As regards children, research about mechanical reasoning dates back to the classical Piagetian study about physical causality (Piaget, 1927, reprint of the English translation 2013). According to Piaget, mechanical reasoning is only one of the 17 types of causal explanations that are possible to conceive. As he summarizes in the final chapter of his book, nine of these kinds of explanations can be defined “pre-causal”, since they imply “a confusion of relations of a psychological or biological type in general with relations of a mechanical type” (Piaget, 1927, p. 267 of the English translation, 2103). Mechanical causality, i.e., an explanation based on the contact of material entities and transfer of movement, is one of the eight “rational forms” of causality. It is one of the earlier to appear around 7-8 years of age. It is preceded by circular explanations, according to which an object (e.g., a cloud) once set in motion pushes the surrounding medium (the air), which in turn maintains the movement of the object (the wind pushes the cloud). In the mechanical explanation this circularity disappears: the wind pushes the cloud, but is not created by the cloud itself.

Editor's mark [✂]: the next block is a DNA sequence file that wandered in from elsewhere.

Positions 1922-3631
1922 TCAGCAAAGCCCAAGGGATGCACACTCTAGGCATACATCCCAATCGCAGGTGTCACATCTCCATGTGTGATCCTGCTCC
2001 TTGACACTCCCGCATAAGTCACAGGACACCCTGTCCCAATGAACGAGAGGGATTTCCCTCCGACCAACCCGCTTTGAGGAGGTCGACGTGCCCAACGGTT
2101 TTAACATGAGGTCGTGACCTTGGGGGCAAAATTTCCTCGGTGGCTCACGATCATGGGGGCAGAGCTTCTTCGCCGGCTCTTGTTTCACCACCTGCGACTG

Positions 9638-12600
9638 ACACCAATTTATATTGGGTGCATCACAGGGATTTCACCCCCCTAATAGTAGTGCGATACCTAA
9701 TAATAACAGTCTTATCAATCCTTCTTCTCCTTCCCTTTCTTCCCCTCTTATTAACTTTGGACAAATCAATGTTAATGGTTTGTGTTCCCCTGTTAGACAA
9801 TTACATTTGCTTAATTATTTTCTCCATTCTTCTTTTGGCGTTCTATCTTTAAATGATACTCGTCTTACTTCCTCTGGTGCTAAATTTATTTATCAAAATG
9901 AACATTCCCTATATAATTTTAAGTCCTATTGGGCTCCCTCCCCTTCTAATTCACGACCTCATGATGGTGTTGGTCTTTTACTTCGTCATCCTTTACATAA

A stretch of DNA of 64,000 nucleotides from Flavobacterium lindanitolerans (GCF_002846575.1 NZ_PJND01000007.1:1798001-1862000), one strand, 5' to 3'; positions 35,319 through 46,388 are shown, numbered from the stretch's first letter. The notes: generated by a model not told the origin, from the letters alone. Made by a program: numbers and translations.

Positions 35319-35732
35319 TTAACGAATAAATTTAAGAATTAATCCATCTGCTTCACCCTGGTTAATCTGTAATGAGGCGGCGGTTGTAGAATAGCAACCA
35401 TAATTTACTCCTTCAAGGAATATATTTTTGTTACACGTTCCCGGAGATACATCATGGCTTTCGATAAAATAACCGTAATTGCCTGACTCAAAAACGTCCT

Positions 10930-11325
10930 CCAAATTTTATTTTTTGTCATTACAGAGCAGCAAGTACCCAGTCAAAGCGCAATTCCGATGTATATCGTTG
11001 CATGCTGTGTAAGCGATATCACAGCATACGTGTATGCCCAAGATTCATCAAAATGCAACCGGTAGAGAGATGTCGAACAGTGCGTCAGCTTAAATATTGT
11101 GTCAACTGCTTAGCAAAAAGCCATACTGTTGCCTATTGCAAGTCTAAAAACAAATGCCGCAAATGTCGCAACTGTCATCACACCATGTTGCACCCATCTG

Complementing his usual verbal technique with the request of drawing a bicycle, Piaget found a strict relationship between the drawing of the bicycle and the explanation of its mechanism: when school-age children (around 8 years of age) succeeded in drawing a complete bicycle, they were also able to say how it works.

Based on this Piagetian work, some authors (Lebrun and Hoops, 1974; Lezak, 1976, now available in Lezak, Howieson, Bigler, & Tranel, 2012; Taylor, 1959) have proposed to use the bicycle drawing as a measure of mechanical reasoning, as well as of visual and graphic skills. The Bicycle Drawing Test (BDT) developed by these scholars is often used with children because it is an attractive task, easy and quick to administer. The BDT differentiates between typical and clinical subjects with various kinds of mental problems, such as autism (Levi, Penge, & Iacovelli, 1990) or cerebral damages (Sandyk, 1998). For these reasons it has been recommended as a useful tool in neuropsychological screening (Lezak et al., 2012) and developmental assessment (Tavano et al., 2007).